2.  GOD turn us ev'ry dream to good! For it is wonder thing, by the Rood,* *Cross <1> To my witte, what causeth swevens,* *dreams Either on morrows or on evens; And why th'effect followeth of some, And of some it shall never come; Why this is an avision And this a revelation; Why this a dream, why that a sweven, And not to ev'ry man *like even;* *alike* Why this a phantom, why these oracles, I n'ot; but whoso of these miracles The causes knoweth bet than I, Divine* he; for I certainly *define *Ne can them not,* nor ever think *do not know them* To busy my wit for to swink* *labour To know of their significance The genders, neither the distance Of times of them, nor the causes For why that this more than that cause is; Or if folke's complexions Make them dream of reflections; Or elles thus, as others sayn, For too great feebleness of the brain By abstinence, or by sickness, By prison, strife, or great distress, Or elles by disordinance* *derangement Of natural accustomance;* *mode of life That some men be too curious In study, or melancholious, Or thus, so inly full of dread, That no man may them *boote bede;* *afford them relief* Or elles that devotion Of some, and contemplation, Causeth to them such dreames oft; Or that the cruel life unsoft Of them that unkind loves lead, That often hope much or dread, That purely their impressions Cause them to have visions; Or if that spirits have the might To make folk to dream a-night; Or if the soul, of *proper kind,* *its own nature* Be so perfect as men find, That it forewot* what is to come, *foreknows And that it warneth all and some Of ev'reach of their adventures, By visions, or by figures, But that our fleshe hath no might To understanden it aright, For it is warned too darkly; But why the cause is, not wot I. Well worth of this thing greate clerks, <2> That treat of this and other works; For I of none opinion Will as now make mention; But only that the holy Rood Turn us every dream to good. For never since that I was born, Nor no man elles me beforn, Mette,* as I trowe steadfastly, *dreamed So wonderful a dream as I, The tenthe day now of December; The which, as I can it remember, I will you tellen ev'ry deal.* *whit
3.  That is to say, the *fowles of ravine* *birds of prey* Were highest set, and then the fowles smale, That eaten as them Nature would incline; As worme-fowl, of which I tell no tale; But waterfowl sat lowest in the dale, And fowls that live by seed sat on the green, And that so many, that wonder was to see'n.
4.  "I say not therefore that I will you love; *Nor say not nay;* but, in conclusioun, *nor say I that I meane well, by God that sits above!" I will not* And therewithal she cast her eyen down, And gan to sigh, and said; "O Troye town! Yet bid* I God, in quiet and in rest *pray I may you see, or *do my hearte brest!"* *cause my heart to break*
5.   An elf-queen will I love, y-wis,* *assuredly For in this world no woman is Worthy to be my make* *mate In town; All other women I forsake, And to an elf-queen I me take By dale and eke by down." <14>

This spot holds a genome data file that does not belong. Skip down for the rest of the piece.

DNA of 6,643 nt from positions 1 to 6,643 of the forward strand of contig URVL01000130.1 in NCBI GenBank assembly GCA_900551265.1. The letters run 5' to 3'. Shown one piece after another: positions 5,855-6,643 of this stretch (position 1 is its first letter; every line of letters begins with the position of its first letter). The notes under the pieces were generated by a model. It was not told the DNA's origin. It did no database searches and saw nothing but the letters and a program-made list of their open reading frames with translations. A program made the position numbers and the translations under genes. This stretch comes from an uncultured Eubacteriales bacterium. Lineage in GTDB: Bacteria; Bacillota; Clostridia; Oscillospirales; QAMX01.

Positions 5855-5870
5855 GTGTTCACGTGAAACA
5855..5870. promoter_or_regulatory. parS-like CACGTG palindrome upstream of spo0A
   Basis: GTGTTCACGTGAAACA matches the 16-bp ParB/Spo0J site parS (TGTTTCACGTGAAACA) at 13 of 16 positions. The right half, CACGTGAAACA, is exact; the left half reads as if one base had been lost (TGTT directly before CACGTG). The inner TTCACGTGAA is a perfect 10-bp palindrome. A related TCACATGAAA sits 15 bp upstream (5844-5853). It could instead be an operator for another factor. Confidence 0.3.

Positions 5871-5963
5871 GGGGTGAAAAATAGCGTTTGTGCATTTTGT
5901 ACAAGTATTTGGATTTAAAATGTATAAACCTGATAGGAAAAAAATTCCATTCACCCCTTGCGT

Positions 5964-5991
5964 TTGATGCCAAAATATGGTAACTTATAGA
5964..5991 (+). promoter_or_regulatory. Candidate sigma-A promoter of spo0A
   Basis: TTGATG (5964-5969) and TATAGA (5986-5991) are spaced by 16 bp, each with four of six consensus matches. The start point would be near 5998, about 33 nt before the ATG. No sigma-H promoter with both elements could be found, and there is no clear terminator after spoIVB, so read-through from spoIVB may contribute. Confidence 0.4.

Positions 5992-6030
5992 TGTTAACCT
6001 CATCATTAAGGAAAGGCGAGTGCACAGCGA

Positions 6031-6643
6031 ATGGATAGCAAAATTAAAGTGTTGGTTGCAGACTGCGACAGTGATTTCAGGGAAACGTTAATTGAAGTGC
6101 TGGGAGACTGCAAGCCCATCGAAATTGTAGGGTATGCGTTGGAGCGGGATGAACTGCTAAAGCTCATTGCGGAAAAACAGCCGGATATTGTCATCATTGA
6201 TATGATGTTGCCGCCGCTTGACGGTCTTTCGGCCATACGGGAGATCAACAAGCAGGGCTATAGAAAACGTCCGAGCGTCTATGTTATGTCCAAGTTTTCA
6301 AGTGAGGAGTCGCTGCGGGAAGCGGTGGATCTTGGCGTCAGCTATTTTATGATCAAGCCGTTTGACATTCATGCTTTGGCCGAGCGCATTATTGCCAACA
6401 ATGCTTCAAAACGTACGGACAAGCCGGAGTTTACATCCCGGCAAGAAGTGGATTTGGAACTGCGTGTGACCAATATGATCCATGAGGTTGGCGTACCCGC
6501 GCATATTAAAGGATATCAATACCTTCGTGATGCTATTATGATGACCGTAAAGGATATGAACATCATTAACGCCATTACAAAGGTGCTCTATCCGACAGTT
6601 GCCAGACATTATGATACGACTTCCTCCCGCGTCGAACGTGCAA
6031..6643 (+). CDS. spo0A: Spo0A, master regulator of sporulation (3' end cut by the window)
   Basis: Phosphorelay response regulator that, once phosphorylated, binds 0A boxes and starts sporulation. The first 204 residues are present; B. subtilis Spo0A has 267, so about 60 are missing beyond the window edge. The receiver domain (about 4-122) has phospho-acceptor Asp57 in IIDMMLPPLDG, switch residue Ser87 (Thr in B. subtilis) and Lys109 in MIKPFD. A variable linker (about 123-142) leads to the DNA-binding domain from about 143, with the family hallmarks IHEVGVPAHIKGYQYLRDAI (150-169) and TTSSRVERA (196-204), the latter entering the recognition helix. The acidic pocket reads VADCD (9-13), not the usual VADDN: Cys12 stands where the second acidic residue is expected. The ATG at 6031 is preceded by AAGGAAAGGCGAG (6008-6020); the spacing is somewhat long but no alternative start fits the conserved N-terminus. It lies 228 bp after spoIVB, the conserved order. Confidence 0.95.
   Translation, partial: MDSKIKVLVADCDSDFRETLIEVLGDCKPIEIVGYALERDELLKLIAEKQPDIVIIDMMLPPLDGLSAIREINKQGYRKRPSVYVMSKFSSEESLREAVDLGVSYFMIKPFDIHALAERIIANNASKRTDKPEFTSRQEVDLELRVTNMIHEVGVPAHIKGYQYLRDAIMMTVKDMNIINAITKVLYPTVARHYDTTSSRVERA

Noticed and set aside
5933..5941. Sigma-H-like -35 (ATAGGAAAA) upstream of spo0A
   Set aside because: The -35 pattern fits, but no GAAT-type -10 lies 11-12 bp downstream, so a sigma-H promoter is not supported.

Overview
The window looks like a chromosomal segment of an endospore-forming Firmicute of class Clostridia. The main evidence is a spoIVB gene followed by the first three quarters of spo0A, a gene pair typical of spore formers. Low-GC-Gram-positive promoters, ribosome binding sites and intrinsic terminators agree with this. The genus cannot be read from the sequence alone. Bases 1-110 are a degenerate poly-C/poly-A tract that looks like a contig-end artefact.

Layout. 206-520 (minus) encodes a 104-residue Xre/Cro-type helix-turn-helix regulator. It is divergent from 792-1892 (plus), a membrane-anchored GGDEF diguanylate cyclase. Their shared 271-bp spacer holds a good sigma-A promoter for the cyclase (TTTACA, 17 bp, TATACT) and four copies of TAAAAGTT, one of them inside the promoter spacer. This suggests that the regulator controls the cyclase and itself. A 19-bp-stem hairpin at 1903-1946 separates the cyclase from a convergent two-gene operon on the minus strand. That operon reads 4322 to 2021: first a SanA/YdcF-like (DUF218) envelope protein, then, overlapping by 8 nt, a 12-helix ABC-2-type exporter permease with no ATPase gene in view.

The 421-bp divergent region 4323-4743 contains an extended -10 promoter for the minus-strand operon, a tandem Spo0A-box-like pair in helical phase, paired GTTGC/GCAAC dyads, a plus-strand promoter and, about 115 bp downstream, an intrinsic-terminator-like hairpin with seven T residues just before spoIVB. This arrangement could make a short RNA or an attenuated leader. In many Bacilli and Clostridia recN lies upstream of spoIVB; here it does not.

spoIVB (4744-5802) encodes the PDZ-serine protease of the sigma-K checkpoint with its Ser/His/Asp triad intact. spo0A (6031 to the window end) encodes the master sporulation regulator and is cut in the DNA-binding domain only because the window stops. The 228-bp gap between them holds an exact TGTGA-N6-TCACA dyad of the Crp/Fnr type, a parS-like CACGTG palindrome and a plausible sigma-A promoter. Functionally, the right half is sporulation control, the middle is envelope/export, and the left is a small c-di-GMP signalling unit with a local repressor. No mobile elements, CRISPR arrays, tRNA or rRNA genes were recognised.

6.  O worthy PETRO, King of CYPRE <30> also, That Alexandre won by high mast'ry, Full many a heathnen wroughtest thou full woe, Of which thine owen lieges had envy; And, for no thing but for thy chivalry, They in thy bed have slain thee by the morrow; Thus can Fortune her wheel govern and gie,* *guide And out of joy bringe men into sorrow.

应用

1.  11. Catapuce: spurge; a plant of purgative qualities. To its name in the text correspond the Italian "catapuzza," and French "catapuce" -- words the origin of which is connected with the effects of the plant.
2.  I thanked her, and was right *well apaid:* *satisfied "Yea," quoth she, "and be thou not dismay'd, Though thou have heard the cuckoo *erst than* me; <6> *before For, if I live, it shall amended be The next May, if I be not afraid.
3.  And for those water-fowles then began The goose to speak. and in her cackeling She saide, "Peace, now! take keep* ev'ry man, *heed And hearken what reason I shall forth bring; My wit is sharp, I love no tarrying; I say I rede him, though he were my brother, But* she will love him, let him love another!" *unless
4、  It were full hard by order for to sayn How many wonders Jesus for them wrought, But at the last, to telle short and plain, The sergeants of the town of Rome them sought, And them before Almach the Prefect brought, Which them apposed,* and knew all their intent, *questioned And to th'image of Jupiter them sent.
5、  He wooed her, but it availed nought; She woulde do no sinne by no way: And for despite, he compassed his thought To make her a shameful death to dey;* *die He waiteth when the Constable is away, And privily upon a night he crept In Hermegilda's chamber while she slept.

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网友评论(xyhmMEkg62032))

  • 罗国金 08-08

      30. All the mark of Adam: all who bear the mark of Adam i.e. all men.

  • 阿特托 08-08

      39. Cythere: Cytherea -- Venus, so called from the name of the island, Cythera, into which her worship was first introduced from Phoenicia.

  • 赫维留斯 08-08

       4. Yet in our ashes cold does fire reek: "ev'n in our ashes live their wonted fires."

  • 万武生 08-08

      13. fele: many; German, "viele."

  • 王敏琳 08-07

    {  Another tercel eagle spake anon, Of lower kind, and said that should not be; "I love her better than ye do, by Saint John! Or at the least I love her as well as ye, And longer have her serv'd in my degree; And if she should have lov'd for long loving, To me alone had been the guerdoning.* *reward

  • 何桂芳 08-06

      19. The famous Knights of King Arthur, who, being all esteemed equal in valour and noble qualities, sat at a round table, so that none should seem to have precedence over the rest.}

  • 普拉亚德尔卡曼 08-06

      Whilom* there was dwelling in my country *once on a time An archdeacon, a man of high degree, That boldely did execution, In punishing of fornication, Of witchecraft, and eke of bawdery, Of defamation, and adultery, Of churche-reeves,* and of testaments, *churchwardens Of contracts, and of lack of sacraments, And eke of many another manner* crime, *sort of Which needeth not rehearsen at this time, Of usury, and simony also; But, certes, lechours did he greatest woe; They shoulde singen, if that they were hent;* *caught And smale tithers<1> were foul y-shent,* *troubled, put to shame If any person would on them complain; There might astert them no pecunial pain.<2> For smalle tithes, and small offering, He made the people piteously to sing; For ere the bishop caught them with his crook, They weren in the archedeacon's book; Then had he, through his jurisdiction, Power to do on them correction.

  • 王瑞锋 08-06

      49. To be "in the wind" of noisy magpies, or other birds that might spoil sport by alarming the game, was not less desirable than to be on the "lee-side" of the game itself, that the hunter's presence might not be betrayed by the scent. "In the wind of," thus signifies not to windward of, but to leeward of -- that is, in the wind that comes from the object of pursuit.

  • 昌新路 08-05

       I am so shaken with the fevers white, Of all this May sleep I but lite;* *little And also it is not like* unto me *pleasing That any hearte shoulde sleepy be, In whom that Love his fiery dart will smite,

  • 张斯轩 08-03

    {  And as I with the cuckoo thus gan chide, I heard, in the next bush beside, A nightingale so lustily sing, That her clear voice she made ring Through all the greenwood wide.

  • 李云鹤 08-03

      17. Gramercy: "grand merci," French; great thanks.